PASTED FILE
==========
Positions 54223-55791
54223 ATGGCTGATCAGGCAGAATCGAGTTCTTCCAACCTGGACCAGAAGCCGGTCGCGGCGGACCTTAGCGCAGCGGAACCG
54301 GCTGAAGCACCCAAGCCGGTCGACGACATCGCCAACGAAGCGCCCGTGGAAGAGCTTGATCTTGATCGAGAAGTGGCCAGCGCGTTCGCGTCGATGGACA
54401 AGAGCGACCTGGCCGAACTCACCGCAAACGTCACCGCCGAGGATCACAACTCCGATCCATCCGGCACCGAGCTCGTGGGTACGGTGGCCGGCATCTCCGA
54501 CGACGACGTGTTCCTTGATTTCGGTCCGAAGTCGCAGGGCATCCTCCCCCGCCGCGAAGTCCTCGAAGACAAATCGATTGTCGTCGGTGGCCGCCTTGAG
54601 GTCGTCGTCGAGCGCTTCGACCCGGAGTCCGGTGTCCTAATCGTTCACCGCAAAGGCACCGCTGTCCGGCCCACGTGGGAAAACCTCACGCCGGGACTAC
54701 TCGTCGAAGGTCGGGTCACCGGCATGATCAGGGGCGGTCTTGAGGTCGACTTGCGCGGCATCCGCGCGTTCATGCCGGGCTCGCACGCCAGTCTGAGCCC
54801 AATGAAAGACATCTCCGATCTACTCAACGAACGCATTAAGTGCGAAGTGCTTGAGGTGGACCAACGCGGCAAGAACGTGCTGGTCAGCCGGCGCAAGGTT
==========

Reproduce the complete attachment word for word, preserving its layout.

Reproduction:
Positions 54223-55791
54223 ATGGCTGATCAGGCAGAATCGAGTTCTTCCAACCTGGACCAGAAGCCGGTCGCGGCGGACCTTAGCGCAGCGGAACCG
54301 GCTGAAGCACCCAAGCCGGTCGACGACATCGCCAACGAAGCGCCCGTGGAAGAGCTTGATCTTGATCGAGAAGTGGCCAGCGCGTTCGCGTCGATGGACA
54401 AGAGCGACCTGGCCGAACTCACCGCAAACGTCACCGCCGAGGATCACAACTCCGATCCATCCGGCACCGAGCTCGTGGGTACGGTGGCCGGCATCTCCGA
54501 CGACGACGTGTTCCTTGATTTCGGTCCGAAGTCGCAGGGCATCCTCCCCCGCCGCGAAGTCCTCGAAGACAAATCGATTGTCGTCGGTGGCCGCCTTGAG
54601 GTCGTCGTCGAGCGCTTCGACCCGGAGTCCGGTGTCCTAATCGTTCACCGCAAAGGCACCGCTGTCCGGCCCACGTGGGAAAACCTCACGCCGGGACTAC
54701 TCGTCGAAGGTCGGGTCACCGGCATGATCAGGGGCGGTCTTGAGGTCGACTTGCGCGGCATCCGCGCGTTCATGCCGGGCTCGCACGCCAGTCTGAGCCC
54801 AATGAAAGACATCTCCGATCTACTCAACGAACGCATTAAGTGCGAAGTGCTTGAGGTGGACCAACGCGGCAAGAACGTGCTGGTCAGCCGGCGCAAGGTT